The first crisis the young Chabad rabbi encountered when he arrived at the University of Pennsylvania was a suicide. The victim was the son of a faculty member and Rabbi Menachem Schmidt, the campus’ new Chabad representative, was called in to help the grieving family. Following that tragedy, Schmidt founded a crisis intervention line for students in distress and opened the doors of Lubavitch House at Penn as a safe haven for everyone.
That was 36 years ago.
Now, says the 62-year old, “it’s getting worse. It used to be that there was a certain stability for a child growing up. You would go to college, get a job, get married, have children. It read like a script. These days, it’s much harder to find a job, people are getting married later, if at all, and the world’s general insecurity provokes a lot of negativity.”
In the case of Penn, as the school’s academic caliber has risen, so has its students’ levels of stress and anxiety. But mental health concerns are not relegated to this leafy campus. Universities across the nation are seeing elevated anxiety, depression and stress. According to a 2013 survey of college students reported in Psychology Today, 57 percent of women and 40 percent of men described “overwhelming anxiety” while 33 percent of women and 27 percent of men felt too depressed to function. The suicide rate for young adults has tripled since the 1950s.
Michael Shaid is Director of External Affairs at CogWell, a campus group that promotes mental wellness. CogWell, founded under the auspices of Lubavitch House and supported by the Minding Your Mind Foundation, is a peer-to-peer network that encourages students to reach out to friends in times of struggle. Each semester approximately 25 students sign up for an intensive training where they are taught effective listening and coping skills. The “main goal of CogWell is to destigmatize mental illness,” explains Shaid. “You’re not alone. Don’t feel uncomfortable going for help.”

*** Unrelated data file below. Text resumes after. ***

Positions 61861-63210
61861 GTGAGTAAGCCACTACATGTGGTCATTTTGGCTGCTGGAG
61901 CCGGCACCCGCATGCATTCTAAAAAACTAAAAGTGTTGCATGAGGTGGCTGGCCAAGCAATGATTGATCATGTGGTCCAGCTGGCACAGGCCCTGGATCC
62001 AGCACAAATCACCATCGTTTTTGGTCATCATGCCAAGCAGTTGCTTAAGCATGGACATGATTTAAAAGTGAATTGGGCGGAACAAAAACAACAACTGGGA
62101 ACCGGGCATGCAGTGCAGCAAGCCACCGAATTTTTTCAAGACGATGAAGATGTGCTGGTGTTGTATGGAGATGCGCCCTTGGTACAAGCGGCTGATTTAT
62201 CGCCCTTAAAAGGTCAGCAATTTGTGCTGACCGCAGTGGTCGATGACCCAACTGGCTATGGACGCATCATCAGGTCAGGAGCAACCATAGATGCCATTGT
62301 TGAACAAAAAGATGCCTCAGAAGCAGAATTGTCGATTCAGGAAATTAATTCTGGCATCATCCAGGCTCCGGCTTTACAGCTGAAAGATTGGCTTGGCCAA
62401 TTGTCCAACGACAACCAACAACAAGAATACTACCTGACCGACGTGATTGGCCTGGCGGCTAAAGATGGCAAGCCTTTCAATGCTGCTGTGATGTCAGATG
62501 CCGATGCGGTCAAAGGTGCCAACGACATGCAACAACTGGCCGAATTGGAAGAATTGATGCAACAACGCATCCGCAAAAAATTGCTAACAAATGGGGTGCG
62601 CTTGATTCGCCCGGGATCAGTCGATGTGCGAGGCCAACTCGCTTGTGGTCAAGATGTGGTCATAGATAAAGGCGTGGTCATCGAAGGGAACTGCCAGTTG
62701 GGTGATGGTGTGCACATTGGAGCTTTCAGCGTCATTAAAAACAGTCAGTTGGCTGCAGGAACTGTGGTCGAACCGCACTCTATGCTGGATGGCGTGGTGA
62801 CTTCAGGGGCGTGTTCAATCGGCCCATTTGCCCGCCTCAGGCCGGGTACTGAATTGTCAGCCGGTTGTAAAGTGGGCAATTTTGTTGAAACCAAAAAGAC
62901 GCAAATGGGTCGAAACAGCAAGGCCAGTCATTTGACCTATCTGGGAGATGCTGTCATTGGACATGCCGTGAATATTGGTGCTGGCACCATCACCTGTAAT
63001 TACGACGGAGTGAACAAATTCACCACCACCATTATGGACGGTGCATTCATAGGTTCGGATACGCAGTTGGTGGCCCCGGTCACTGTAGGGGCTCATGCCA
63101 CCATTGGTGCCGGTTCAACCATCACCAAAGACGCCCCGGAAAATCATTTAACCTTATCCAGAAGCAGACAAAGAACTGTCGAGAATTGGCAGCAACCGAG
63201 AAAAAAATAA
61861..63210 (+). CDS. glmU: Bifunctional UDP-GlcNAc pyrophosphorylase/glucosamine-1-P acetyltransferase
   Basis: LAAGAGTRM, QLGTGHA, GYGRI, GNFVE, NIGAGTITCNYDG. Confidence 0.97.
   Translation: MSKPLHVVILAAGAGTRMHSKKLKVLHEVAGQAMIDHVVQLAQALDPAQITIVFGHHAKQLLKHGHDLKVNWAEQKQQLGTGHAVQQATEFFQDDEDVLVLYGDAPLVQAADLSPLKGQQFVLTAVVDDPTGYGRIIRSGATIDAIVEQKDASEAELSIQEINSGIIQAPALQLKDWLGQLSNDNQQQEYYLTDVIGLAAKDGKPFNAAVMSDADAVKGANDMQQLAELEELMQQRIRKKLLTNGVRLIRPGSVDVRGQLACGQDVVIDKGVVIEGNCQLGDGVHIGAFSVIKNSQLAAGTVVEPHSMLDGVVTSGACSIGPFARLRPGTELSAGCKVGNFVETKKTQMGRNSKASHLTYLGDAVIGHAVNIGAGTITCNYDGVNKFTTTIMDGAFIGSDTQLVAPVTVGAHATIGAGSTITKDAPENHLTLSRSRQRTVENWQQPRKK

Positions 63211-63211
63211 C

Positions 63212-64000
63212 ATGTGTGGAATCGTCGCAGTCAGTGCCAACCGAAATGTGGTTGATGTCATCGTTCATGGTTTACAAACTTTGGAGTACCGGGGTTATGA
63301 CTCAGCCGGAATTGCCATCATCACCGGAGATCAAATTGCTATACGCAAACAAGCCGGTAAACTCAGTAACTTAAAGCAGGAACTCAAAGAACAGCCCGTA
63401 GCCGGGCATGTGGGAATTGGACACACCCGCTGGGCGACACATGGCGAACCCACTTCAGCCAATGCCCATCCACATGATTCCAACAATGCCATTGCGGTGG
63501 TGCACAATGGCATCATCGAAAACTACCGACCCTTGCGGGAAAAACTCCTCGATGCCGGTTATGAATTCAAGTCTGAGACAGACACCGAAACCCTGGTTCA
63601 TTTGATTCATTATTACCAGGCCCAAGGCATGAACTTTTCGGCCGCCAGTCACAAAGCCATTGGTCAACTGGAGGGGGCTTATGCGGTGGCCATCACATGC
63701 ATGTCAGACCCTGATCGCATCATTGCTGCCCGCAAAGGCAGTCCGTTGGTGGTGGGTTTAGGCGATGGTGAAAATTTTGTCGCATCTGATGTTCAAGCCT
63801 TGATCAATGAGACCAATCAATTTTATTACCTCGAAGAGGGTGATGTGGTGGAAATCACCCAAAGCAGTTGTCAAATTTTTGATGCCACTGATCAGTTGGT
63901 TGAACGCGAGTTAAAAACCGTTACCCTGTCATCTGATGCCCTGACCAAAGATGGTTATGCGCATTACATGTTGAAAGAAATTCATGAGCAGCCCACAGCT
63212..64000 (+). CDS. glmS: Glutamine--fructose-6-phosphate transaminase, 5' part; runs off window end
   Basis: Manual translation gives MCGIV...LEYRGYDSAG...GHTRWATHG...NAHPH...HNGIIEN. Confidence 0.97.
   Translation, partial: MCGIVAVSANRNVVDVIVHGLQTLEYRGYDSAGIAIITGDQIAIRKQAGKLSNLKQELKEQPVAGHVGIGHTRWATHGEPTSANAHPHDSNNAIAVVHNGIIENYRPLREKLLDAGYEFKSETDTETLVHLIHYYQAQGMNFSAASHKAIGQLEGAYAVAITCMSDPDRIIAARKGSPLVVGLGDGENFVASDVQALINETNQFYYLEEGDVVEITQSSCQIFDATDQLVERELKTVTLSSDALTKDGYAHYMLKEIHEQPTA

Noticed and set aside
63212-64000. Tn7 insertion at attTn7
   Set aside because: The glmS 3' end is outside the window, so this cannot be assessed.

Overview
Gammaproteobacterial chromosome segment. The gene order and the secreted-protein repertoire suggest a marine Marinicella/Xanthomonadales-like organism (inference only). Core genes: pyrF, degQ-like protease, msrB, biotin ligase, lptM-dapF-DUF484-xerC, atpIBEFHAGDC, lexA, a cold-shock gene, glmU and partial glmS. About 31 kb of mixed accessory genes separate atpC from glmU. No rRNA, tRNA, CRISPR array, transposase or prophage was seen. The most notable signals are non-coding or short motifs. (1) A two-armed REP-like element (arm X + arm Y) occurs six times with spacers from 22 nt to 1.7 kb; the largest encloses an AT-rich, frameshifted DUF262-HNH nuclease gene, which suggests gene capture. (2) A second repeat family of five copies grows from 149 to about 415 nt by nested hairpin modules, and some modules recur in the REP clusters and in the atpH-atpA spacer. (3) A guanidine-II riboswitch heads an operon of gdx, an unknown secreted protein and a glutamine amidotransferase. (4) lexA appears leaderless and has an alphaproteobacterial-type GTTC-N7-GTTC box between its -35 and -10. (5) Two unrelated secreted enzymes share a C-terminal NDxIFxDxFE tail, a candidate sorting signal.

For Shaid, a senior, “the highest point of stress is exam time when there can be five major exams in a week.” And throughout the semester, “there is the pressure to keep up with others socially and academically. There is a constant need to work but also a pressure to go out, get drunk, be sociable.”
Students at many competitive colleges drive themselves to the brink, a danger that has now made mental health the number one public health issue on campus, prompting proactive initiatives and greater awareness within the campus community. For its part, Chabad on Campus International, the umbrella organization, places a high priority preparing campus leaders to address students’ mental wellness.
It starts, says its director Rabbi Yossi Gordon, with a tenet basic to Judaism: “Loving another Jew means understanding their situation. A person going through a hard time needs someone to really hear them. Our campus representatives are good listeners.”
But as these campus leaders know, a friendly ear isn’t always enough. So at its annual conference, the organization trains its members to recognize mental health situations and emergencies. It also provide campus representatives with professional guidance during the school year.
Freidy Brackman, Chabad’s representative at the University of Oxford, says that students aren’t taking care of themselves. “They study all day and party all night. They don’t have the maturity to realize that they will crash at some point. Or, they work too hard and don’t incorporate socializing into their schedule.”
Brackman, who works part-time at a women’s center in town, is also an Oxford-trained counselor with a Masters in psychodynamic counseling from the British university. The stress levels students experience, she says, can be dangerous. “Throw in something extra, like falling in or out of love, illness, a death or situation in the family, and the stress is just too much.” When someone shows up at eight on a Shabbat morning (dead time on any campus) she knows, “they are really, really anxious.”